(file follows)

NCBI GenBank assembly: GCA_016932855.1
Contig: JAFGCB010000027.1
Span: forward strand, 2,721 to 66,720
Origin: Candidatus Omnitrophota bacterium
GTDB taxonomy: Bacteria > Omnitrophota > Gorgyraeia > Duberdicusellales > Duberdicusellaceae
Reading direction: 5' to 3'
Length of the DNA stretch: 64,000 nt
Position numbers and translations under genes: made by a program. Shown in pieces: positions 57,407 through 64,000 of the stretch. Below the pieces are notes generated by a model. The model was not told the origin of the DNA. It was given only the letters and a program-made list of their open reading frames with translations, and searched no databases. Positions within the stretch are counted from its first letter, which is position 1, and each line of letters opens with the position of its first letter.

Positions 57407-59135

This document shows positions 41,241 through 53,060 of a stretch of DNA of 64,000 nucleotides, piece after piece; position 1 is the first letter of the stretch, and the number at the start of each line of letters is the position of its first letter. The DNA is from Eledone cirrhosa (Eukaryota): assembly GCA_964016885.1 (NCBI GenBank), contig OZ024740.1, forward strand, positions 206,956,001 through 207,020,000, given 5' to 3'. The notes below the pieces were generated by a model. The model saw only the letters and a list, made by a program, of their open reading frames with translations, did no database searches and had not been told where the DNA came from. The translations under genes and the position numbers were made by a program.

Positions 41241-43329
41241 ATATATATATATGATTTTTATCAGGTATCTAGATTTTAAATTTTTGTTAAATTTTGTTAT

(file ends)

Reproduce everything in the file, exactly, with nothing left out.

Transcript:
NCBI GenBank assembly: GCA_016932855.1
Contig: JAFGCB010000027.1
Span: forward strand, 2,721 to 66,720
Origin: Candidatus Omnitrophota bacterium
GTDB taxonomy: Bacteria > Omnitrophota > Gorgyraeia > Duberdicusellales > Duberdicusellaceae
Reading direction: 5' to 3'
Length of the DNA stretch: 64,000 nt
Position numbers and translations under genes: made by a program. Shown in pieces: positions 57,407 through 64,000 of the stretch. Below the pieces are notes generated by a model. The model was not told the origin of the DNA. It was given only the letters and a program-made list of their open reading frames with translations, and searched no databases. Positions within the stretch are counted from its first letter, which is position 1, and each line of letters opens with the position of its first letter.

Positions 57407-59135

This document shows positions 41,241 through 53,060 of a stretch of DNA of 64,000 nucleotides, piece after piece; position 1 is the first letter of the stretch, and the number at the start of each line of letters is the position of its first letter. The DNA is from Eledone cirrhosa (Eukaryota): assembly GCA_964016885.1 (NCBI GenBank), contig OZ024740.1, forward strand, positions 206,956,001 through 207,020,000, given 5' to 3'. The notes below the pieces were generated by a model. The model saw only the letters and a list, made by a program, of their open reading frames with translations, did no database searches and had not been told where the DNA came from. The translations under genes and the position numbers were made by a program.

Positions 41241-43329
41241 ATATATATATATGATTTTTATCAGGTATCTAGATTTTAAATTTTTGTTAAATTTTGTTAT